K.d.y. Kesha Yond-I Sell ConfidenceBook Reviews, Entertainment — By Buddy Sampson on August 23, 2011 at 4:45 am
The Ex-Pimpstress, Actress and Model Has A Story of a Former Life and Redemption
Kesha Yond, aka K.d.y. has a compelling story to tell. She has a book in current release, “I Sell Confidence,” that no, despite the title, is not a self -help book.Hers is a story of being in the depths of the world’s oldest profession, only to have an amazing return to the norms of society.
K.d.y. which is actually her initials for Kesha D.Yond, wanted to have herself named as tribute to her father.”When I was growing up, I was the only girl in the house and I was so enamored with my father that I wanted to have his initials, so his name is Clarence Willis Walters and so I changed my name Kesha, to start with a “C” so that my initials would be “CW,” like my father,” said Kesha. “I always put an arrow behind it, going away from it, because that means progression. So through the years, I’ve come back to Kesha, which is my actual first name, so it’s K.d.y. actually with an arrow at the end of it, meaning, I stand for progression.”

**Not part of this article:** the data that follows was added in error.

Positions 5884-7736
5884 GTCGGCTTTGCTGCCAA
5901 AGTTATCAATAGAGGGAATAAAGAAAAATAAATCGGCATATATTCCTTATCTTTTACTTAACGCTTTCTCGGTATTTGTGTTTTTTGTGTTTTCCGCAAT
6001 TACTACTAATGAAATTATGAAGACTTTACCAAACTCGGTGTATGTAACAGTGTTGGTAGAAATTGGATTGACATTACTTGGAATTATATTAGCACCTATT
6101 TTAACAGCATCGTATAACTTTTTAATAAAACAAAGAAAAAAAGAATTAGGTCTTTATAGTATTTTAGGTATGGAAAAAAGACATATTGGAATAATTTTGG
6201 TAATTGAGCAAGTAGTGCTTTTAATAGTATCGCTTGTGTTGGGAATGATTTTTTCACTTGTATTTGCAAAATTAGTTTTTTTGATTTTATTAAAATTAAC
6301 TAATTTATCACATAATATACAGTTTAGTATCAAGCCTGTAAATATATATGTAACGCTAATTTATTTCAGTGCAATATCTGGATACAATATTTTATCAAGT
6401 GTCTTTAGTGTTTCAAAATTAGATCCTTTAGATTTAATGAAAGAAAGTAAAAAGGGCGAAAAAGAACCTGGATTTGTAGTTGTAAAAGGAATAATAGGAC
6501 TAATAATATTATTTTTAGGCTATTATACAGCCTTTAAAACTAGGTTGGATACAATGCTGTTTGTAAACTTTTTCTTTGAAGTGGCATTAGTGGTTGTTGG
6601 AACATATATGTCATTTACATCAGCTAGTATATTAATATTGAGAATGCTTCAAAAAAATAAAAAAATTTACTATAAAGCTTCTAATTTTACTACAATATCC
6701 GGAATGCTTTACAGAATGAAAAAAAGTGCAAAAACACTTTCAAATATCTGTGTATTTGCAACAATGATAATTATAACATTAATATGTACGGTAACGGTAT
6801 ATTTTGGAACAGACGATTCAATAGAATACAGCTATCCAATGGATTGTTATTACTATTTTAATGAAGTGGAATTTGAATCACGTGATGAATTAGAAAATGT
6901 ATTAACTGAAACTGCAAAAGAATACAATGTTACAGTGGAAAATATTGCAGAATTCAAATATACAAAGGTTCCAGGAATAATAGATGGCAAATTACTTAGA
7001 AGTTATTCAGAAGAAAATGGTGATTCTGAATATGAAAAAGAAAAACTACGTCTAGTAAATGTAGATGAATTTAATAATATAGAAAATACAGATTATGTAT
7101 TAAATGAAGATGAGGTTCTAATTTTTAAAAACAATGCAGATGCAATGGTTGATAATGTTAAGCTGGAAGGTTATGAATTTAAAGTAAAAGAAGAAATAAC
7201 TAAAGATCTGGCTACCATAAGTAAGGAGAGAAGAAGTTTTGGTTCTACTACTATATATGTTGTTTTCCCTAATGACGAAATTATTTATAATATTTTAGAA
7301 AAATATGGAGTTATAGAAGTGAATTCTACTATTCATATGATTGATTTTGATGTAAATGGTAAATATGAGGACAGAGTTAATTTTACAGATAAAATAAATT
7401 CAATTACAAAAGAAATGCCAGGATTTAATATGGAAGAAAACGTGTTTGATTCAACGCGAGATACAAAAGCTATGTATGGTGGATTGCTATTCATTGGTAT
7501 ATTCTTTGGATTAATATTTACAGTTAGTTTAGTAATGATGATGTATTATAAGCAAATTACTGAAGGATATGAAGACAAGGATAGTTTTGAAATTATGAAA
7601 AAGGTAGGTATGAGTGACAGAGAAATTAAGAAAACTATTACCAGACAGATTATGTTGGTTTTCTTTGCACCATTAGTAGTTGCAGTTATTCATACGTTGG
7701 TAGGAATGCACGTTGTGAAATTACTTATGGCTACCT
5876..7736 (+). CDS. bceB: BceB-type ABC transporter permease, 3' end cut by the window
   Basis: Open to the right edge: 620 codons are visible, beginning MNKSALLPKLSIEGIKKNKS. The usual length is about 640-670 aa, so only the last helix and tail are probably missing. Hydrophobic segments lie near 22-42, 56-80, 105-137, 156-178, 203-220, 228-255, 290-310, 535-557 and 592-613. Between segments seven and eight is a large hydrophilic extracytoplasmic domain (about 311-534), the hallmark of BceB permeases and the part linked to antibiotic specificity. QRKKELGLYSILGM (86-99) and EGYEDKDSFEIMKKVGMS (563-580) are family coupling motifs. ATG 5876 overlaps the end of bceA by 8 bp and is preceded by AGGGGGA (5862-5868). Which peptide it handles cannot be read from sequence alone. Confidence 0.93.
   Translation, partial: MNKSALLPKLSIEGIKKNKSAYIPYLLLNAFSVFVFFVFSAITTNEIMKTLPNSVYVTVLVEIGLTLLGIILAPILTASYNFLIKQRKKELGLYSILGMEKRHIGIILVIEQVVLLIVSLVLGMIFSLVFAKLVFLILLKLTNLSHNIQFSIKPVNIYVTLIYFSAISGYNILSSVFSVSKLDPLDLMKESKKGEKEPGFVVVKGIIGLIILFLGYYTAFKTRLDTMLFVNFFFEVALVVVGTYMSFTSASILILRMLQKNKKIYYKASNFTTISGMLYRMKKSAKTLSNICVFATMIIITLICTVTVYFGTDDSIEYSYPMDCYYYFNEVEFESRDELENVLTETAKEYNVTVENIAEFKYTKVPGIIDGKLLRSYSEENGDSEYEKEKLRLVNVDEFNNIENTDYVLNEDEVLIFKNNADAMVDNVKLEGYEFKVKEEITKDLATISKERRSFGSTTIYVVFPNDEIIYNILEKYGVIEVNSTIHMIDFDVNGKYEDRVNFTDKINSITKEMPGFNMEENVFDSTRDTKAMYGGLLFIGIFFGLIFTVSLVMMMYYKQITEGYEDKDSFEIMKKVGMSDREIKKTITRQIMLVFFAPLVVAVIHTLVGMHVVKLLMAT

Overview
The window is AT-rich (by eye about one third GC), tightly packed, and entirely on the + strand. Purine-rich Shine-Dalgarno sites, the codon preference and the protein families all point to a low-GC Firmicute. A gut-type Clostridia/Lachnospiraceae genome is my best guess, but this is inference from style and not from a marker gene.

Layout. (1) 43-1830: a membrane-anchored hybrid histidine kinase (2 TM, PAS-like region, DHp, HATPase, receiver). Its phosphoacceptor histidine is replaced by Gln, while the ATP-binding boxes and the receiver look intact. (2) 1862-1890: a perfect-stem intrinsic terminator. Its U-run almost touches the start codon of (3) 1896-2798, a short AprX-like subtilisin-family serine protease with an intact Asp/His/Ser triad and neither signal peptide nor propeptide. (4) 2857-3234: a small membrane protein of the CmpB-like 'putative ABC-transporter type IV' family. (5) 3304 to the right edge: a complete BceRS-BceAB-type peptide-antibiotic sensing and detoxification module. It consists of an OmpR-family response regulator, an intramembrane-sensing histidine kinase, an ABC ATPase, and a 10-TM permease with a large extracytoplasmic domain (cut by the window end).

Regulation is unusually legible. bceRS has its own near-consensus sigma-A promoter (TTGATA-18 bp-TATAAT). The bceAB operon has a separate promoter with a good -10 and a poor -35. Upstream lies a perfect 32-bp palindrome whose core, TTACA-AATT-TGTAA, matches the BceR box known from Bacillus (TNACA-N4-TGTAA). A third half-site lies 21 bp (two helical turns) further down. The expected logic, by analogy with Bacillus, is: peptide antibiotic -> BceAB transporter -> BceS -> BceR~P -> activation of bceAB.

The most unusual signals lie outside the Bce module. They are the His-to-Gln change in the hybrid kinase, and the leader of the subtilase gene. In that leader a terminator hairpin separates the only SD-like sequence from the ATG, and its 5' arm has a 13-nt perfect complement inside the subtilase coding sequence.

K.d.y., who was born in West Hollywood, CA., currently lives in Lawton, Oklahoma. She has been well-travelled as a child, living in Dallas, Texas; College of Columbia, Missouri; San Francisco, CA, Iowa and Germany. Is there an adjustment to be made living in Oklahoma versus West Hollywood? “For me, I’m a city girl, I live in the country, it’s very challenging,” she said, as she made a decision to join her husband, an engineer in Oklahoma. “I do come back to California as often as I possibly can, just so I can have that energy around me, I’m that girl.” Living there, however, has made her aware of her diet. “When I moved to Oklahoma, down the street, literally, like a mile away, is a barn and there are cows here and I never realized how beautiful they were,” she explained. “So now I don’t even eat beef at all.”